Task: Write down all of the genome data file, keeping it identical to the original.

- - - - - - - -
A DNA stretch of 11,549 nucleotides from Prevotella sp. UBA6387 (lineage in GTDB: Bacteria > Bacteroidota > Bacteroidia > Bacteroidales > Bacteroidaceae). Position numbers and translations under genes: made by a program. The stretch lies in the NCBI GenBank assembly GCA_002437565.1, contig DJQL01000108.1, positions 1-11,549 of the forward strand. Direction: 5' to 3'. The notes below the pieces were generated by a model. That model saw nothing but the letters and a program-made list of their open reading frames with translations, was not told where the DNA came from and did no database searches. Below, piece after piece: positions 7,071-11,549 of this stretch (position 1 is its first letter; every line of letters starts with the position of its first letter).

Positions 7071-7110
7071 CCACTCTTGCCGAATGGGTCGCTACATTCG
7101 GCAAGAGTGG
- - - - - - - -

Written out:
A DNA stretch of 11,549 nucleotides from Prevotella sp. UBA6387 (lineage in GTDB: Bacteria > Bacteroidota > Bacteroidia > Bacteroidales > Bacteroidaceae). Position numbers and translations under genes: made by a program. The stretch lies in the NCBI GenBank assembly GCA_002437565.1, contig DJQL01000108.1, positions 1-11,549 of the forward strand. Direction: 5' to 3'. The notes below the pieces were generated by a model. That model saw nothing but the letters and a program-made list of their open reading frames with translations, was not told where the DNA came from and did no database searches. Below, piece after piece: positions 7,071-11,549 of this stretch (position 1 is its first letter; every line of letters starts with the position of its first letter).

Positions 7071-7110
7071 CCACTCTTGCCGAATGGGTCGCTACATTCG
7101 GCAAGAGTGG